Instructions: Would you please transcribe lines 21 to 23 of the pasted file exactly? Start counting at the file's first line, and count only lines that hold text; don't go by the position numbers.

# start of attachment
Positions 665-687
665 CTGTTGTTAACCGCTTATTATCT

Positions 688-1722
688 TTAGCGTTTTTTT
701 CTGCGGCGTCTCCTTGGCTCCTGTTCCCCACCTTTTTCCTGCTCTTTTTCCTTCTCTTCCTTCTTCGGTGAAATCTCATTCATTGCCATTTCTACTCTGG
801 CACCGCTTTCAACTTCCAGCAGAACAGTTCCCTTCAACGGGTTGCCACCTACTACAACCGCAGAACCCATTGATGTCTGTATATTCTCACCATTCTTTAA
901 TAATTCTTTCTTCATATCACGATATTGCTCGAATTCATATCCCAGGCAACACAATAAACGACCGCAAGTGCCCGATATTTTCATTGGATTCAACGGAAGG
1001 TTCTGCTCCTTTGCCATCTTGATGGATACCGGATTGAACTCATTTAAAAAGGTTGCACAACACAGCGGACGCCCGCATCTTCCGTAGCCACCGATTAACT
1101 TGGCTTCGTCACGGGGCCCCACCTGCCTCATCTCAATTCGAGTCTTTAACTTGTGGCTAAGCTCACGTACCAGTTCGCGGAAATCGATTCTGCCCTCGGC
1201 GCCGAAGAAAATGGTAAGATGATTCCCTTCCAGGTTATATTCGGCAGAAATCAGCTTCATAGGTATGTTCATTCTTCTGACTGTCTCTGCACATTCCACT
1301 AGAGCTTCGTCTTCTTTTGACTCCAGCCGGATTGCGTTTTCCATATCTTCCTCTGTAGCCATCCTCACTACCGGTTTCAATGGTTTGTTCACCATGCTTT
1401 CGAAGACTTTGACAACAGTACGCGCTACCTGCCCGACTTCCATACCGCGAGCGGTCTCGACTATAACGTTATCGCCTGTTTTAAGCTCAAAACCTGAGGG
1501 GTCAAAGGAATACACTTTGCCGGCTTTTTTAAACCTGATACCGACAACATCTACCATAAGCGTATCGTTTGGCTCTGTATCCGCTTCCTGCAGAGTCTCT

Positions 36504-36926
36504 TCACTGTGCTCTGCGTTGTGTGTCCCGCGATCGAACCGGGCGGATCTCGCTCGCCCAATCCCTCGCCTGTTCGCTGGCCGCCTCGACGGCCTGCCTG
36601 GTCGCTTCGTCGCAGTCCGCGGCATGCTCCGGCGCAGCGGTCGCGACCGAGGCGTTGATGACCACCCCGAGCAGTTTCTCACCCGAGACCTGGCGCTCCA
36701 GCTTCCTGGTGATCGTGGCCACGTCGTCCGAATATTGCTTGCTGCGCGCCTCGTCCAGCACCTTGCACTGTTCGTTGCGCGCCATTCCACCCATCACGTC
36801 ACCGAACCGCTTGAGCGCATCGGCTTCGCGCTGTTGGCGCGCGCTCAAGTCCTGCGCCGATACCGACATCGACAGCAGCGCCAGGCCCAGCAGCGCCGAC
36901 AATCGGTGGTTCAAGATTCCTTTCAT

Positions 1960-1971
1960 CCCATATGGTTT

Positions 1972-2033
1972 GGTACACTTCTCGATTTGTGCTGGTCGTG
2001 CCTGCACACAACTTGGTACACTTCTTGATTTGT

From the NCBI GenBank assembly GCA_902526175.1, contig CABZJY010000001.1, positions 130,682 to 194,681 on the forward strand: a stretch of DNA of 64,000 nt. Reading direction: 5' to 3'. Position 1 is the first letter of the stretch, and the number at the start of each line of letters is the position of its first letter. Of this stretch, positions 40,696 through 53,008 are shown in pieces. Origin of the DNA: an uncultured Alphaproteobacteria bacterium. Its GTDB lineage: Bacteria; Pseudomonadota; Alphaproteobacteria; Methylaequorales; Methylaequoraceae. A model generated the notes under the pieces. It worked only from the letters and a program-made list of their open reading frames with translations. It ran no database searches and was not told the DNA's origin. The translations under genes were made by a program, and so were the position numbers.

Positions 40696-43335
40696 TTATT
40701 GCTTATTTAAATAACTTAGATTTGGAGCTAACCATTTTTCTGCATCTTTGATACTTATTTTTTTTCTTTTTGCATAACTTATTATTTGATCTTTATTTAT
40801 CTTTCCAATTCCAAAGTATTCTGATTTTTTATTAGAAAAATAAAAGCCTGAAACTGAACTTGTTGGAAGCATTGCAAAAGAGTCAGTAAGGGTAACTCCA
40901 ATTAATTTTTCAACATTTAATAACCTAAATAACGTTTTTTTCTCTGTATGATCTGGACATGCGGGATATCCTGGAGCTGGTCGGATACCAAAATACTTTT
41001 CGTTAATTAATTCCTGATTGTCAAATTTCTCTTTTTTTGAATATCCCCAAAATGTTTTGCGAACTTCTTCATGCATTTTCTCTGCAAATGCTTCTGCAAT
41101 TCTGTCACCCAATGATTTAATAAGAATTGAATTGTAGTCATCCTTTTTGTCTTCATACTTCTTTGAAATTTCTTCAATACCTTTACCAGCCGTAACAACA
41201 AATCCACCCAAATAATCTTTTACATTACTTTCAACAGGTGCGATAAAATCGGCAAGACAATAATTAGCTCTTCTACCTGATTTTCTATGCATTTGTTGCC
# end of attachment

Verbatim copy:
1960 CCCATATGGTTT

Positions 1972-2033
1972 GGTACACTTCTCGATTTGTGCTGGTCGTG